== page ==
News & Highlights
BIRCWH Scholar Katy Kozhimannil published in PLOS Medicine
Kozhimannil was published for her article titled, "Maternal Clinical Diagnoses and Hospital Variation in the Risk of Cesarean Delivery: Analyses of a National US Hospital Discharge Database".
Jean Wyman, Co-Director of the Powell Center, receives the Nurse Leader in Aging Award
The Powell Center congratulates Jean Wyman! She received the Nurse Leader in Aging Award from the American Academy of Nursing for revolutionary research and leadership on continence and healthy aging.
Alicia Allen Selected as Newest BIRCWH Scholar
Dr. Allen is an Assistant Assistant Professor in the Department of Family Medicine and Community Health. Her research focuses on smoking prevention and cessation treatments.
University of Pennsylvania, Department of Medicine has retained Tyler & Company for an exciting search for a Chief of General Internal Medicine
Penn Medicine is committed to remain a world-leading institution in three equally valued and inter-related missions of patient care, education, and research. The success of these missions requires the integration of the School of Medicine and Health Services and a shared destiny with the University of Pennsylvania. By recruiting and retaining a world-class faculty and staff who strive for excellence, innovation, quality, and professionalism, we will accomplish our missions.
Identifying the Biological Clock that governs Female Fertility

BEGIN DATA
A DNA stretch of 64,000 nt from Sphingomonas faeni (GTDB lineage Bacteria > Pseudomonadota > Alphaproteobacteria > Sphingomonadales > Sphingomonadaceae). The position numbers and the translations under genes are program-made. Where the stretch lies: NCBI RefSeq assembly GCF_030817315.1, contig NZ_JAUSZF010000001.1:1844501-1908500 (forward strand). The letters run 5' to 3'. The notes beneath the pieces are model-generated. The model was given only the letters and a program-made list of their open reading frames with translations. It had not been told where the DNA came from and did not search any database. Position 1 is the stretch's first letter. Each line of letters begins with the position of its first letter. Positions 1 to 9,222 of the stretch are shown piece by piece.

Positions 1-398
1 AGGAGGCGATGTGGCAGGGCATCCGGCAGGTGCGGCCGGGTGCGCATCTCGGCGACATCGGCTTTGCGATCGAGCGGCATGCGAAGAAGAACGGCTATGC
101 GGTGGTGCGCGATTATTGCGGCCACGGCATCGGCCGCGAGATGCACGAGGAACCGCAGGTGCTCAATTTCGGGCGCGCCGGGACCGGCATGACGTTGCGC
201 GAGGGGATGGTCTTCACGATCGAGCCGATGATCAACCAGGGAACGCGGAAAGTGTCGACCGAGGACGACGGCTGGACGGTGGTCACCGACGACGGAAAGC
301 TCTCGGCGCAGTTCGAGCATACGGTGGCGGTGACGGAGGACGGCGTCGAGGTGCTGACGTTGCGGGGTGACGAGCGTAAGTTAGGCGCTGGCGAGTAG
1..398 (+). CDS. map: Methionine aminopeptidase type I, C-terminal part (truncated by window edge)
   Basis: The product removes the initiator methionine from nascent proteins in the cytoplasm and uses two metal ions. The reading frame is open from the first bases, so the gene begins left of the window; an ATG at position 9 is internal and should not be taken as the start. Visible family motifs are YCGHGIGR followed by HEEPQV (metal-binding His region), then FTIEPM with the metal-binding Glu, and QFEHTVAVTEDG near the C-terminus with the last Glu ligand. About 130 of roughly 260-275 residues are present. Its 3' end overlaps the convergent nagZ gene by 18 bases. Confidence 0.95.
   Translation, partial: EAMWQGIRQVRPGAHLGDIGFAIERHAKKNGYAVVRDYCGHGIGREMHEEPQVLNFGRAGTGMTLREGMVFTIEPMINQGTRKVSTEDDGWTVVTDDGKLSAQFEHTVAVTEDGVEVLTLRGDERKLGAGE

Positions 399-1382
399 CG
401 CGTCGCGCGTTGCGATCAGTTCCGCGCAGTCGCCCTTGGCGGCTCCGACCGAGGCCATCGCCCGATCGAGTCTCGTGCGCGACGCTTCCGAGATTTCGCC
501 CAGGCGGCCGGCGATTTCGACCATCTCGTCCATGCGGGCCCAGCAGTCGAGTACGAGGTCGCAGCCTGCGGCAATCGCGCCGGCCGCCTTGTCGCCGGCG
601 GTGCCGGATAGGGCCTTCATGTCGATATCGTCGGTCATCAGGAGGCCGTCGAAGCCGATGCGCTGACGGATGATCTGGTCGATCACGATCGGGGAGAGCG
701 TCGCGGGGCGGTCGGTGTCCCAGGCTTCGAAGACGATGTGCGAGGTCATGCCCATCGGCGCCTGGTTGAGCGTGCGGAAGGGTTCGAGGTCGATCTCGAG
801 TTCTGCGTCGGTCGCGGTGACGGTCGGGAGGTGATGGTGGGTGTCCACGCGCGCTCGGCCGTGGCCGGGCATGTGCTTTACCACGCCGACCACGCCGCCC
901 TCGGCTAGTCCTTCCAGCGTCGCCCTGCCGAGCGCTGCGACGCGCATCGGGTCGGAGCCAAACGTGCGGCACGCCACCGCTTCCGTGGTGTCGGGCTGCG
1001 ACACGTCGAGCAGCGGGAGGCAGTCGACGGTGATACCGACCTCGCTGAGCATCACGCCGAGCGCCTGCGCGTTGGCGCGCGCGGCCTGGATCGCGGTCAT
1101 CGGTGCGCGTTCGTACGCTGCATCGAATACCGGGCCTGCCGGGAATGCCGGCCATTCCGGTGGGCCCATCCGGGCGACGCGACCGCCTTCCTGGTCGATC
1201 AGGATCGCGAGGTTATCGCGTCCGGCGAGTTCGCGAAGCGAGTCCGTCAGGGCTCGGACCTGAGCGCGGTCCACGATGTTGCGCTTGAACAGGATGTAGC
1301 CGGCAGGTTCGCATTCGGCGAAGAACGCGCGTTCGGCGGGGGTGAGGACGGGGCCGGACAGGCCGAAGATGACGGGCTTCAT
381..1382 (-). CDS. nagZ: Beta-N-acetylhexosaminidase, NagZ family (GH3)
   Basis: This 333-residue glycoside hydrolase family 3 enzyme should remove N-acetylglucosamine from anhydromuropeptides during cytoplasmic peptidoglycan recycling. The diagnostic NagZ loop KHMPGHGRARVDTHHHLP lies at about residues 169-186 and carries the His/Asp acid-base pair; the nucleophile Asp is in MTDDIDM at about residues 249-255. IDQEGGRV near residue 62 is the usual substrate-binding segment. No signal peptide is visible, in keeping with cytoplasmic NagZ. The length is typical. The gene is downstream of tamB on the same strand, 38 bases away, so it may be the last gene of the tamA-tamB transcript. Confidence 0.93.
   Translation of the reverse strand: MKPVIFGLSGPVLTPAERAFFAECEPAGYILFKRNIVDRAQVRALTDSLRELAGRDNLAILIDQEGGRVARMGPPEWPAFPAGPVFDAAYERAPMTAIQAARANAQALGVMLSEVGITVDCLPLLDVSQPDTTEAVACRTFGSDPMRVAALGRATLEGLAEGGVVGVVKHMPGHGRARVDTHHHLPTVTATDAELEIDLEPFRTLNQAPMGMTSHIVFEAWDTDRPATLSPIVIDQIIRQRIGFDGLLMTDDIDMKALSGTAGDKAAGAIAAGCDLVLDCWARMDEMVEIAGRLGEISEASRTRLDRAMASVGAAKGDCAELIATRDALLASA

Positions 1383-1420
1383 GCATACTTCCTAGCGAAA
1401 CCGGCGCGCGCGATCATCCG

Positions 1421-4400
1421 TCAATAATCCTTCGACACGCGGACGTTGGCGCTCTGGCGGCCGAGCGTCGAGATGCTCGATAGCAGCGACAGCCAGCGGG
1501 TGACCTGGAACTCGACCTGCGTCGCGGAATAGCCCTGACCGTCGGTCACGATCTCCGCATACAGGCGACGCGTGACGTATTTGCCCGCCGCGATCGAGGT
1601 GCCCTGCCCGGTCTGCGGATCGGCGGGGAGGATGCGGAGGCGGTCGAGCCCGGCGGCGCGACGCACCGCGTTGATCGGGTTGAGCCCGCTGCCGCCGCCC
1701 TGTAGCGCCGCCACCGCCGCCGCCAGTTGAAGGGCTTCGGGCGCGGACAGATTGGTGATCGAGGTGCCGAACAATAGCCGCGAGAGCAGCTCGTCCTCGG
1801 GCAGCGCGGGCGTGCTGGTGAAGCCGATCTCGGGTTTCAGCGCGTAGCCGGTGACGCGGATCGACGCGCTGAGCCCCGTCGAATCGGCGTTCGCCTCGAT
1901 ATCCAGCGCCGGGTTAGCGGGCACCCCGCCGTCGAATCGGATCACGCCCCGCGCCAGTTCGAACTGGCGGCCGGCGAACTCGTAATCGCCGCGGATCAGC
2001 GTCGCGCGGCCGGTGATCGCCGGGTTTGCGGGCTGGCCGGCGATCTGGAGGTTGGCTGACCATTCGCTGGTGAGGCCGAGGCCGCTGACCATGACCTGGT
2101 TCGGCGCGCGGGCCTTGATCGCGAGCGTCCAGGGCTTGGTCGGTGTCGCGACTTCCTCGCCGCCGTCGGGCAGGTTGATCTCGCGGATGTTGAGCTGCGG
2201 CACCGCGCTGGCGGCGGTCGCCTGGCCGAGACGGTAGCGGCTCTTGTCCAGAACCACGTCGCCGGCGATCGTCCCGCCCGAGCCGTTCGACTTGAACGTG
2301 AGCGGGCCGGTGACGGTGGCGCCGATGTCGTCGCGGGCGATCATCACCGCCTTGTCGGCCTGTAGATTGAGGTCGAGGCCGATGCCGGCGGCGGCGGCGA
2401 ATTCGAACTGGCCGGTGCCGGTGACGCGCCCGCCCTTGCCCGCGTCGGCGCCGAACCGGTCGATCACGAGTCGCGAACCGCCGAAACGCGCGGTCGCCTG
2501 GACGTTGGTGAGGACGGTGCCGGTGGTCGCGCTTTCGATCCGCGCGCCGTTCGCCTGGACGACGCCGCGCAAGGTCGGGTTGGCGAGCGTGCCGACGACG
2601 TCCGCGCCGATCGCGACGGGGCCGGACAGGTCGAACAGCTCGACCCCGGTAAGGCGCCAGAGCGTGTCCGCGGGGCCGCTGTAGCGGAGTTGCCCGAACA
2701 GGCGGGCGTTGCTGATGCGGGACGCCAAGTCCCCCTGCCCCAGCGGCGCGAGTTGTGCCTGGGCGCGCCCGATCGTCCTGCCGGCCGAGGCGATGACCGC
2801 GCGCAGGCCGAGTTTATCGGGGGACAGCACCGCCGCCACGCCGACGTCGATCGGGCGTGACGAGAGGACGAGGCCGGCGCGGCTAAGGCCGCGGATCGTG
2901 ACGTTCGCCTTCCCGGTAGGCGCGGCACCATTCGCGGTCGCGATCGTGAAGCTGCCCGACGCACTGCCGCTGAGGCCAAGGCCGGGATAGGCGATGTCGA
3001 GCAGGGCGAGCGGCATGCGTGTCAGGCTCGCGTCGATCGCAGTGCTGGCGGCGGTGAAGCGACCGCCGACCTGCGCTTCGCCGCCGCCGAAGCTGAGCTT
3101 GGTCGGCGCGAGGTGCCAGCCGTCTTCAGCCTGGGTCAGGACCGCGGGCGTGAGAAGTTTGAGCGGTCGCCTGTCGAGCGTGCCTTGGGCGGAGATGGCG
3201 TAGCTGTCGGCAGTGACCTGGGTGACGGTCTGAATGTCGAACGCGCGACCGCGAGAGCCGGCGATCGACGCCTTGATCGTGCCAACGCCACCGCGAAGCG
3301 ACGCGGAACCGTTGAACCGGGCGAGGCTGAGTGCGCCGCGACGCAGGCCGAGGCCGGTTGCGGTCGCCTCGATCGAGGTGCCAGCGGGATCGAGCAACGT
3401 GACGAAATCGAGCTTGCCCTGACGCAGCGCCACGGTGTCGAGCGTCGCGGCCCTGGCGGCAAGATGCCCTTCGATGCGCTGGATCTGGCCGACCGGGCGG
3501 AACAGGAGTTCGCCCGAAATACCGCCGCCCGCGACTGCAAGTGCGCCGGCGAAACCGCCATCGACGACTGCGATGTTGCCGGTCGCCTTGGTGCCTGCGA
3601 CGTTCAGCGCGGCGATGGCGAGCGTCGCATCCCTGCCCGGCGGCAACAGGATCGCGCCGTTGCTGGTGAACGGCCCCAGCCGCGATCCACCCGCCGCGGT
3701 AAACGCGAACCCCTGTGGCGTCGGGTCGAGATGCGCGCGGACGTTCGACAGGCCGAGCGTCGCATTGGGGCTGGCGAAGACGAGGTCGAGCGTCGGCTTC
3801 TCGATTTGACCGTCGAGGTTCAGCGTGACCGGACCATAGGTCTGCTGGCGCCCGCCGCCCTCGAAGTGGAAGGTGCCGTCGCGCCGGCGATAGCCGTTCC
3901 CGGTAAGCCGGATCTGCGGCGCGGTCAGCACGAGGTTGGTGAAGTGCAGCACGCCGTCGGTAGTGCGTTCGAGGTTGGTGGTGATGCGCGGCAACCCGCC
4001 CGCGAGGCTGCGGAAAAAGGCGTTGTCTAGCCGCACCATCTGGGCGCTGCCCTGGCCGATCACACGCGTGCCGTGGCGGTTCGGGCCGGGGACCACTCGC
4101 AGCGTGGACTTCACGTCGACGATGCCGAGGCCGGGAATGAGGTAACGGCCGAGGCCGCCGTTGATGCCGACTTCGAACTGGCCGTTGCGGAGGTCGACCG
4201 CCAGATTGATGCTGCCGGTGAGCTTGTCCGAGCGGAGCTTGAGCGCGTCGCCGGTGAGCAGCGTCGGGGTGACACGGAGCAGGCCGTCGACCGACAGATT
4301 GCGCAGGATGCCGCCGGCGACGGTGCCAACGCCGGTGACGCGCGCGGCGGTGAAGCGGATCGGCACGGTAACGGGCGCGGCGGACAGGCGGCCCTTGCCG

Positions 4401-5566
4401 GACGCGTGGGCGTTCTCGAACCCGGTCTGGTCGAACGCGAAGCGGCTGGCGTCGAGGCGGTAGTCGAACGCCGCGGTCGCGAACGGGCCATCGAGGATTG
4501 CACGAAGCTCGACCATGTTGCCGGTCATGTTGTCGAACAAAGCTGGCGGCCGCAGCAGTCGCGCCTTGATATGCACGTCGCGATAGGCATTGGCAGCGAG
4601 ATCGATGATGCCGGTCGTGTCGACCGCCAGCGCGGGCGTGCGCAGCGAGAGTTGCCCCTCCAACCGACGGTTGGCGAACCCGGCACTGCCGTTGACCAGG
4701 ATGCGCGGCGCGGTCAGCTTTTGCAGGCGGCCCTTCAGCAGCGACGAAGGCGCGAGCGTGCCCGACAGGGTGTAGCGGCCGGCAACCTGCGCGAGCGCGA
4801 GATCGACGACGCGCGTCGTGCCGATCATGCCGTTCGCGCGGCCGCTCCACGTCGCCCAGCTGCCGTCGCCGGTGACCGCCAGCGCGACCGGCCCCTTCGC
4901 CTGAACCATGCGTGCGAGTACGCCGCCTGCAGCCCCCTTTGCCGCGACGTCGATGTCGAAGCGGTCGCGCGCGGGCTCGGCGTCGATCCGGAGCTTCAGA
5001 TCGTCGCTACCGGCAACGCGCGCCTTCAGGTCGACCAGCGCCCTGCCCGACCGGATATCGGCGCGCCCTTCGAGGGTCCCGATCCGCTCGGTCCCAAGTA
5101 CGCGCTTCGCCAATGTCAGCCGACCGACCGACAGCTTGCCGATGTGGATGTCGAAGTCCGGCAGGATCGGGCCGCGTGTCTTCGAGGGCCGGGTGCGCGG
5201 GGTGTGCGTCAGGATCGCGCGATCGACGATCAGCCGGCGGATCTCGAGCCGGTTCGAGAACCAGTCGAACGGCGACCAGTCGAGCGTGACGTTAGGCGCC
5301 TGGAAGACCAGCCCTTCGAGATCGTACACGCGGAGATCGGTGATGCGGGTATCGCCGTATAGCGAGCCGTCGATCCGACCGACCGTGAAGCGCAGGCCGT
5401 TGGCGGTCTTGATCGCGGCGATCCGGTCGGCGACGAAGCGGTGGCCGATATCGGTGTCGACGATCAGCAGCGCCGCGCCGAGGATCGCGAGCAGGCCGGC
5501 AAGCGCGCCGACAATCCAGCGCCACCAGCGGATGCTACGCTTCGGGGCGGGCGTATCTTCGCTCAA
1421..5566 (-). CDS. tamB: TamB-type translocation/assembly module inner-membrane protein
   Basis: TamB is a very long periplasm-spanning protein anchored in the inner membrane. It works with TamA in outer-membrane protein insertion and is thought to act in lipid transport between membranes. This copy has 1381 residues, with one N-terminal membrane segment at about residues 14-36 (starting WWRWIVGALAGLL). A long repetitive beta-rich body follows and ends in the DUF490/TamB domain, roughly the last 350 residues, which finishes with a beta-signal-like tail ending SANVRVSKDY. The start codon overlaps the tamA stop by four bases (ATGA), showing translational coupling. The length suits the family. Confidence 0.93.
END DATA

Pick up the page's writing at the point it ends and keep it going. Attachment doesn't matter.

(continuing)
The biological clock that governs female fertility has been identified by researchers. The discovery represents a major contribution to research aimed at finding medical approaches to treating infertility in women.
Genetic Variant protects some Latina Women from Breast Cancer
A genetic variant common in Latina women protects against breast cancer, an international research collaboration has found. The variant, a difference in just one of the three billion "letters" in the human genome known as a single-nucleotide polymorphism (SNP), originates from indigenous Americans and confers significant protection from breast cancer, particularly the more aggressive estrogen receptor-negative forms of the disease, which generally have a worse prognosis.
Personalized Ovarian Cancer Vaccines set for Human Trials
It may not be too long before there is a personalized vaccine to treat patients with ovarian cancer, according to a new study. Researchers from the University of Connecticut say the vaccine stems from a new technique that identifies protein mutations in cancer cells, and the method is already set to enter human trials.